Since August 2019, Michelle Christensen is a visiting professor at the Technische Universität Berlin and the Einstein Center Digital Future (ECDF). Together with Florian Conradi, she holds the professorship for ‘Open Science / Critical Culture’.
Prof. Dr. Michelle Christensen is a sociologist and designer exploring the spaces in between these realms. Her research interests include trans- and postdisciplinarity, the politics of objects, and the democratic potentials of free and open technologies. Michelle Christensen wrote her Ph.D. (Dr. phil.) in the field of Design Research at the Berlin University of the Arts. Prior to this, she studied political sociology at Roskilde University in Denmark (B.A.), conflict studies at Utrecht University in the Netherlands (M.A.), gender studies at the University of Amsterdam (M.Sc.), and integrated design at the Köln International School of Design in Cologne (M.A.). She has worked at the Crisis Department of Amnesty International USA, was a Humanity in Action Fellow, and a Congressional Fellow in the United States Congress in Washington DC. As a researcher she has worked at the Design Research Lab (UdK Berlin), the German Research Centre for Artificial Intelligence (DFKI), and she currently heads a research group on critical making at the UdK Berlin as part of the Weizenbaum Institute together with Florian Conradi. She has taught courses in conflict analysis, gender studies and design methods at universities in the Netherlands and Germany, most recently as a visiting professor at the international master’s program (MAID) at the Anhalt University of Applied Sciences in Dessau. Since 2015, she is a member of the Board of International Research in Design (BIRD) at Birkhäuser, and since 2014, she is a board member of the German Society for Design Theory and Research (DGTF).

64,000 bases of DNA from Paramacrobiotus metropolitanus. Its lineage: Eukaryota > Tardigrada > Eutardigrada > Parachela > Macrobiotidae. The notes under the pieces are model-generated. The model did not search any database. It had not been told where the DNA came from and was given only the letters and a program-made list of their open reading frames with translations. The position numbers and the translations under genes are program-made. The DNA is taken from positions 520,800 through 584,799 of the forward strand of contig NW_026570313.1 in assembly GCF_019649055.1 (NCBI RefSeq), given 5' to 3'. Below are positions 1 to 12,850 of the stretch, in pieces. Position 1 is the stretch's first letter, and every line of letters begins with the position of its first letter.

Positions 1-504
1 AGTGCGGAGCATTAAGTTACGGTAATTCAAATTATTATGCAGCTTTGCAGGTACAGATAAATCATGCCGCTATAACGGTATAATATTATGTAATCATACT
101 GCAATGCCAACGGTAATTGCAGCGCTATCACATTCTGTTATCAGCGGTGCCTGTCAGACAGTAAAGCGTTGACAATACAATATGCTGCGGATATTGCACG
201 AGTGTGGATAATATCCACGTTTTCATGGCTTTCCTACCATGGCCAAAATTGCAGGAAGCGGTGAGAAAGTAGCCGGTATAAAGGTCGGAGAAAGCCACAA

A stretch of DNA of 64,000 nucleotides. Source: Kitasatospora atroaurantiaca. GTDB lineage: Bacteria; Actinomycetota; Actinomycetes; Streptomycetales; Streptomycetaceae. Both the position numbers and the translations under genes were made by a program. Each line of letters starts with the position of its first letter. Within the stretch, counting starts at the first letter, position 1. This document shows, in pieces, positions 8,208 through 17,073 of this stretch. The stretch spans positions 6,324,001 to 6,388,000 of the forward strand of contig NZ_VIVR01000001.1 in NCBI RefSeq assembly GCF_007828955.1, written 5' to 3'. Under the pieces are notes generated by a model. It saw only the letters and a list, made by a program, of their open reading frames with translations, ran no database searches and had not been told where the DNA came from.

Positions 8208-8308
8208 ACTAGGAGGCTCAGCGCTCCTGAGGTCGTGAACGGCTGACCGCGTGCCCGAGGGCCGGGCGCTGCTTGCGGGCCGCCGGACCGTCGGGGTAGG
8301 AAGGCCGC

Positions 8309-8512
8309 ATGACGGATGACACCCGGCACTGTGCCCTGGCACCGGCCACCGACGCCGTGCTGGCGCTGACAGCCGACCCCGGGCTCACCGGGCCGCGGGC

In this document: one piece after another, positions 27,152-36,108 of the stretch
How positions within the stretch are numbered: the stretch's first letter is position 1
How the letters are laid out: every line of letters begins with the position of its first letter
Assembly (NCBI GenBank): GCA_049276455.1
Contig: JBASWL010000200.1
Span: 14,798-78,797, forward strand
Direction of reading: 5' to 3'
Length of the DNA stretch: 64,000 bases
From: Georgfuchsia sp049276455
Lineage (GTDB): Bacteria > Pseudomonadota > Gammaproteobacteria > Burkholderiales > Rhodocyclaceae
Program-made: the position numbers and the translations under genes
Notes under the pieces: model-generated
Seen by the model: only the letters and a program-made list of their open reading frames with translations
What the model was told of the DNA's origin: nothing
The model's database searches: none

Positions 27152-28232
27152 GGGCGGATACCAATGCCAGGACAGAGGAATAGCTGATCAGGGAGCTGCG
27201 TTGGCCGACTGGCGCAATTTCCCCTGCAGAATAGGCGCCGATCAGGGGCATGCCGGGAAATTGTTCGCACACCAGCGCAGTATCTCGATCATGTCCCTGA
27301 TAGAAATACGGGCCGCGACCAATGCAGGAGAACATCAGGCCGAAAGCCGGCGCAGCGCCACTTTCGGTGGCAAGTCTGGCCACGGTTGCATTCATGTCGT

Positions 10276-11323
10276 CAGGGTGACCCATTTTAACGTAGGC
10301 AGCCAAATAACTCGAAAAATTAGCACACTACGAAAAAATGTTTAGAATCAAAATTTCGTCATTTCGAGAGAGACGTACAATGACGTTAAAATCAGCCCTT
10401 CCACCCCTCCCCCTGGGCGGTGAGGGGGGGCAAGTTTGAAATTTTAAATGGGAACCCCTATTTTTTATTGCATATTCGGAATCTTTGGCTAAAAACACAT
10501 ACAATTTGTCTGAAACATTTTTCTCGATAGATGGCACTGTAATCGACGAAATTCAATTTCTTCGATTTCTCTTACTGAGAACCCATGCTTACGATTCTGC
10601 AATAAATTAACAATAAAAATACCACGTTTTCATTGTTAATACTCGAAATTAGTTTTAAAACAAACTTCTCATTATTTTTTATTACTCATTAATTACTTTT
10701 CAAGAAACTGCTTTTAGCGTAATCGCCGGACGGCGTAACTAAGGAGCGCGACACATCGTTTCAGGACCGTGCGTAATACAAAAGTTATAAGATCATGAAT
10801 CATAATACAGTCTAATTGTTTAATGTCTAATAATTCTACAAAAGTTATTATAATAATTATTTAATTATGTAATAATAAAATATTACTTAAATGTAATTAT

In the framework of their visiting professorships at the Einstein Center Digital Future, Michelle Christensen and Florian Conradi explore the potential of research practiced within open labs as a mode of open science. Currently, they are initiating the ‘Critical Maker Lab’ as a site of research – as a transdisciplinary and trans-university terrain that attempts to exceed the boundaries of theory and practice, the political and the everyday, and academia and activism. This with the aim to probe new modes of collaboration within research, in order to surface critical perspectives and practices. Within the Critical Maker Lab, their research, teaching and experimental design practice focuses on decolonial, feminist/queer theoretical and sustainable approaches to critical making and free/open technologies.
"ECDF gives me the opportunity to be right in between academia, politics and civil society. An inclusive digital society can only be built by working across and beyond scientific disciplines – and exactly that is what the ECDF creates a space for", she says. Michelle Christensen is especially looking forward to the unforeseen questions and concerns that surface in the clash of an international and interdisciplinary debate on digitalization. "The ECDF gives me the opportunity to re-question my own approaches and assumptions in an interdisciplinary and interuniversity context."